Riding the Big Top

From Budapest, the Recirquel circus is coming to town.

January 12, 2017 18:19
Recirquel circus

Recirquel circus. (photo credit: PR)

Circuses aren’t what they used to be, thankfully. In days of yore, in pre-PC times, we used to marvel at the animal calisthenics as elephants implausibly spun their way around the Big Top on outsized orbs, horses managed to strut around on their rear legs only, and a brawny character defied the gaping jaws of a lion or tiger. There will be none of that stuff when the Recirquel troupe heads this way from Budapest in February to give four performances of The Naked Clown in Tel Aviv.

I caught the show in the Hungarian capital last month, and it was jawdropping.

The company comprises about two dozen men and women, in their late teens to early 20s, who put on a breathtaking show of physical prowess coupled with delicacy and polished artistry.

It is hard to fathom how, for example, a young man can maintain an angle of 180 degrees to the stage floor by holding onto a length of cloth hanging from the ceiling – and not just for a second or two. The whole show is replete with seemingly death-defying acts of mind-boggling physicality as the troupe members display individual brilliance, as well as combining to perform seamless stunts as they intertwine and overlap at breakneck speed.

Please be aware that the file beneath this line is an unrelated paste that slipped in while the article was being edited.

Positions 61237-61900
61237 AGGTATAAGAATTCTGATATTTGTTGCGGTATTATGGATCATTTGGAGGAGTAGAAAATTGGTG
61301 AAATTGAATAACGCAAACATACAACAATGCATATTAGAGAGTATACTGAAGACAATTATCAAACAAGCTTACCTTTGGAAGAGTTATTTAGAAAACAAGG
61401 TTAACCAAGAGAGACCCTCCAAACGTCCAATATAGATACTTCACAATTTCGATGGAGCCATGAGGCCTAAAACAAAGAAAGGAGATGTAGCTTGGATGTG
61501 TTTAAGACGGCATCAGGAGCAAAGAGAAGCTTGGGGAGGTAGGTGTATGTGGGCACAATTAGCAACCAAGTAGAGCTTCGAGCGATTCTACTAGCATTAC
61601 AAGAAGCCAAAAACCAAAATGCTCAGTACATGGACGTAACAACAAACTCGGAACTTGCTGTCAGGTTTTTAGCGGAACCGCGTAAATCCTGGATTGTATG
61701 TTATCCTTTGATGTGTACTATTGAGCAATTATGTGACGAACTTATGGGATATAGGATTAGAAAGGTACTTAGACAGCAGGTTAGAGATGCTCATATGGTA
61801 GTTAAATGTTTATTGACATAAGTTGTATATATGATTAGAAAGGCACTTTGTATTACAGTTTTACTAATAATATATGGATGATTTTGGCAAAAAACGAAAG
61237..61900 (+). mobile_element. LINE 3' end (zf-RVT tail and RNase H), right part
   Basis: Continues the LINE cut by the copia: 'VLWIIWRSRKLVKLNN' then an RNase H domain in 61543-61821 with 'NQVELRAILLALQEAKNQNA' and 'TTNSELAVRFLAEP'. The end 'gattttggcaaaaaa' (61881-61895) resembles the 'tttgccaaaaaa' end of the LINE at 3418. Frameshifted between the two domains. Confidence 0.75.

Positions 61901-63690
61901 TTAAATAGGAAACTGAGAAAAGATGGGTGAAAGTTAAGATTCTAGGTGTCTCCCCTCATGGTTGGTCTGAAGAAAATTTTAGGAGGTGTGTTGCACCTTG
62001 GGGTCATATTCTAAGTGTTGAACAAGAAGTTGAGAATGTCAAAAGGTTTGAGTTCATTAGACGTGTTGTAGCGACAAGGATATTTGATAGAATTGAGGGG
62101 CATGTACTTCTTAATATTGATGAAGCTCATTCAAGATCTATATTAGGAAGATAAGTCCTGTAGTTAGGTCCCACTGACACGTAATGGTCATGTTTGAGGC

Recirquel fuses several disciplines in its work, combining the world of cabaret and variety with elements of modern circus. As such, the acrobats not only put on virtuoso turns in terms of sparkling circus technique, but they also season their derring-do with a sense of insouciant playfulness topped by a liberal dose of joie de vivre.

The eponymous role of the naked clown is the emotional linchpin of the whole shebang. Although fully clothed throughout, Brigitta Egyed puts in a stunningly emotive performance betwixt the quicksilver gymnastics. The 30something Egyed offers a stark and evocative counterpoint to her younger, more fleet-footed colleagues and plucks the audience’s heartstrings in between her more comical intervals.

There were English surtitles in the Budapest show, although at one point, when Egyed popped towards the rear of the auditorium, no translation was provided. But such is her delivery that, through the earnestness of her physical and facial posture, I still got the full sentiment. Egyed is the definitive clown and would have conveyed the complete emotional spectrum even without the traditional clodhoppers and light makeup.

Recirquel was founded in Budapest in 2012 by director and choreographer Bence Vági, who had the advantage of being able to feed off a centuries-long tradition in the art form but also the disadvantage of having to break a timehonored mold. Hungarian classical circus dates from 1800. One of the oldest circus schools in Europe was established in Budapest in 1950.

“What we will see tonight is not only one performance. You will see one part of the evolution to make a contemporary circus, to make a new circus,” Vági explained prior to the performance at the impressive MUPA arts center in Budapest.